Promoting flexible and user-oriented alternatives
Car users appreciate the high flexibility and the short travel times provided by the car. More than a third of all respondents also stated that they needed the car to transport goods, which is an aspect that new mobility systems like MaaS or new sharing systems can easily offer, especially by combining different and more sustainable modes of transport. When creating new commuting strategies and offers, user-oriented services that address the commuters’ demands and are harmonised with their daily activities is needed. As our results show, commuting is often combined with other activities. Apart from the already mentioned purchasing activities, ‘social activities’, ‘leisure’ or ‘sport’ are very often combined with commuting travels. A large number of commuters stated that they already frequently search the internet for information, i.e., timetables or route information. This shows that users are open to regular advice on the best travel alternative via their mobile phone or the Internet, which is a promising prerequisite for the use of MaaS. Therefore, legislators and policymakers would do well to create the conditions for the establishment of such user-oriented and tailor-made mobility solutions. This can be done by the opening of booking systems or promoting market entries for new companies and start-ups.
Effective parking strategies
Another important often mentioned aspect why people use a private car is the factor “free parking space at work”. This should be taken into account when performing, e.g., mobility management in companies. Policymakers could also address this by not allowing free parking spaces in towns and at work, as long as it is in their authority. Parking management should be used as a tool for supporting sustainable commuting wherever possible. This is especially the case when new buildings are built or when companies are relocating or expanding their activities. People who live or work in a building with an underground car park might also be forced to use these parking spaces instead of cheaper, but space-consuming over-ground parking lots.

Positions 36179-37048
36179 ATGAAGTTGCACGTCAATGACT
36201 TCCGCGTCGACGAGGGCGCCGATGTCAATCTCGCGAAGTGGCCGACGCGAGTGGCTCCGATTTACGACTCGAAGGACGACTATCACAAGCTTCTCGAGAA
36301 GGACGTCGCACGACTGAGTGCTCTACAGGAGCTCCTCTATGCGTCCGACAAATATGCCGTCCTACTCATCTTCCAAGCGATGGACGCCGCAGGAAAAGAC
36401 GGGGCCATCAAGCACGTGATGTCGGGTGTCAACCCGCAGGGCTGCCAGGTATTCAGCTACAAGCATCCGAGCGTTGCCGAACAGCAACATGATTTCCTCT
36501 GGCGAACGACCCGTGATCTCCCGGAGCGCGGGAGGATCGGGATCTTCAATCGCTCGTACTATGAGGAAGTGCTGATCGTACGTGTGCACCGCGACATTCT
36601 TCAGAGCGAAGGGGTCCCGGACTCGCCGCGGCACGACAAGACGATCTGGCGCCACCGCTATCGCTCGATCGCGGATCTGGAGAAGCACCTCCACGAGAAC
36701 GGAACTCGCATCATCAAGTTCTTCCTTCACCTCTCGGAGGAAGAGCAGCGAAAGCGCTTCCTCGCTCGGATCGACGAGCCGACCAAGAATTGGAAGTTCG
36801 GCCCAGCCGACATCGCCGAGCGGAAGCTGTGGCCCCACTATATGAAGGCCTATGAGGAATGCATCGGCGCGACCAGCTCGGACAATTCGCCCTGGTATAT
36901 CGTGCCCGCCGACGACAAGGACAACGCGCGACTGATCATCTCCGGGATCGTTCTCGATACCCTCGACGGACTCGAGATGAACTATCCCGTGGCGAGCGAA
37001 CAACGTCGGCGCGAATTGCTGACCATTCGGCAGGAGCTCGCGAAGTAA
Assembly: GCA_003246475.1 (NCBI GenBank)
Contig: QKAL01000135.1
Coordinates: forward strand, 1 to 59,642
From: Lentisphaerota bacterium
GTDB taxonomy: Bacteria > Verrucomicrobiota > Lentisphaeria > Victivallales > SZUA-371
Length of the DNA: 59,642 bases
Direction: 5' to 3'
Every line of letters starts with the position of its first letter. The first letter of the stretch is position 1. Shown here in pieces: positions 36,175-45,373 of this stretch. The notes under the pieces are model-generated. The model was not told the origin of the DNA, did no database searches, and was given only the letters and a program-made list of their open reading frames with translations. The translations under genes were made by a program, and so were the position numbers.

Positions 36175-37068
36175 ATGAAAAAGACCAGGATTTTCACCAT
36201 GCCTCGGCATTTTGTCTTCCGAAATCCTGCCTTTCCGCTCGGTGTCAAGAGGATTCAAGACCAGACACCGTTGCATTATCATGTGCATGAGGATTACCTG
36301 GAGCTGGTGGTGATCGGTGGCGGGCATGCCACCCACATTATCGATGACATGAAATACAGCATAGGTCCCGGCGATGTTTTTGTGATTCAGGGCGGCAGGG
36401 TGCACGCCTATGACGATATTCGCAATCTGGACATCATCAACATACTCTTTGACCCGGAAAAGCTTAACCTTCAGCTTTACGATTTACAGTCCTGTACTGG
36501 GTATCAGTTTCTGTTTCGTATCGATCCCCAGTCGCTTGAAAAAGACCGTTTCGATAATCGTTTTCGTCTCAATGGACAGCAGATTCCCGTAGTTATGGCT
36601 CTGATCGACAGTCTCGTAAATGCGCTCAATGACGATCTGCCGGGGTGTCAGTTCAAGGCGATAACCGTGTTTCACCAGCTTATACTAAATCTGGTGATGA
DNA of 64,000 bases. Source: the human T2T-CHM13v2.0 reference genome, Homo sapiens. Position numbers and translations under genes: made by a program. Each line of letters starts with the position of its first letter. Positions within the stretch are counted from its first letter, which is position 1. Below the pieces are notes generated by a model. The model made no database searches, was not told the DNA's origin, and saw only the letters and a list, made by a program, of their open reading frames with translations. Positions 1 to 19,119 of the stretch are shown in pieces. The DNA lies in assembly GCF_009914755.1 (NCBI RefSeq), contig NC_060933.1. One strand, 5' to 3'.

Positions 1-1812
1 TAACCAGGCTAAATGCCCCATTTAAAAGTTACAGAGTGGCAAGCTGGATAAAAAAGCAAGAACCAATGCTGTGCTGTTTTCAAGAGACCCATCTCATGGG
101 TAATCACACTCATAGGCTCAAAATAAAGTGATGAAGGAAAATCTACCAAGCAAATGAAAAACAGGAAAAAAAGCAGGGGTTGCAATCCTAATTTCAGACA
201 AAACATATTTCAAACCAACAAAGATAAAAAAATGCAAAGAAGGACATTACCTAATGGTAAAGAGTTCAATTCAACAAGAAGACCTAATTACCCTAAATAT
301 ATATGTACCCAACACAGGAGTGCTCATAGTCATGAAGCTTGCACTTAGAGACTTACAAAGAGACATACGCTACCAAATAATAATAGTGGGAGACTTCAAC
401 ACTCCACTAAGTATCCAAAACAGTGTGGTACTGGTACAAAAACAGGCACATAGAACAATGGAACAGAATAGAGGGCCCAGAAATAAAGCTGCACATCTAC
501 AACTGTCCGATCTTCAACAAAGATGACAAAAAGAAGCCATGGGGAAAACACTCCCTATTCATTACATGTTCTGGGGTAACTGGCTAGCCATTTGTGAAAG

Increasing the attractiveness of public transport
Public transport users in Basel consider their mode of transport more often as a cheaper alternative compared to other modes of commuting. In addition, respondents appreciate the ‘reliability’ and the possibility ‘to avoid traffic jams’ thanks to public transport. The factor ‘weather’ is also quite popular among the respondents. In addition, the factor ‘faster’ seems to have a positive impact on the attractiveness of public transport. The factor ‘possibility to work during commuting’ is still a relevant reason for some users. The survey also comprised a question about factors that would motivate participants to use more public transport. On top of the list is the item ‘cheaper tickets’. These results show, which factors the users value in the public transport and thus where the focus should be placed on a planned increase of attractiveness of the public transport. Employers can also be included in these measures, especially regarding ticket costs. In Switzerland, many companies already support their employees by reimbursing tickets.
User groups: Young age groups
In the survey data, it became apparent that younger age groups use the car less. By default, this corresponds to a trend, which also has been observed in other studies. Young people showed a decreasing interest in private car-based mobility, which showed itself, e.g., with a lower driving licence possession. However, it may be that a peak in this development is reached. In the last Swiss micro-census (2015), it became apparent that the reduction of driving licences among young people stopped. In the Basel commuter survey, similar effects were also seen. However, efforts should be done to build upon this trend, especially as young people seem to be more interested in mobility alternatives: regarding the openness towards mobility alternatives, the group with the highest openness towards these alternatives is the youngest one. Our analysis suggests that age is significantly related to a higher openness to car-/ridesharing. As a car- or ridesharing is still neither widely accepted nor used, there is a need for awareness raising. Policies or information campaigns would gain the most response when targeting young people, which are already open for sharing systems and these services can then widen their customer base with an increasing awareness of the whole society due to word-of-mouth marketing.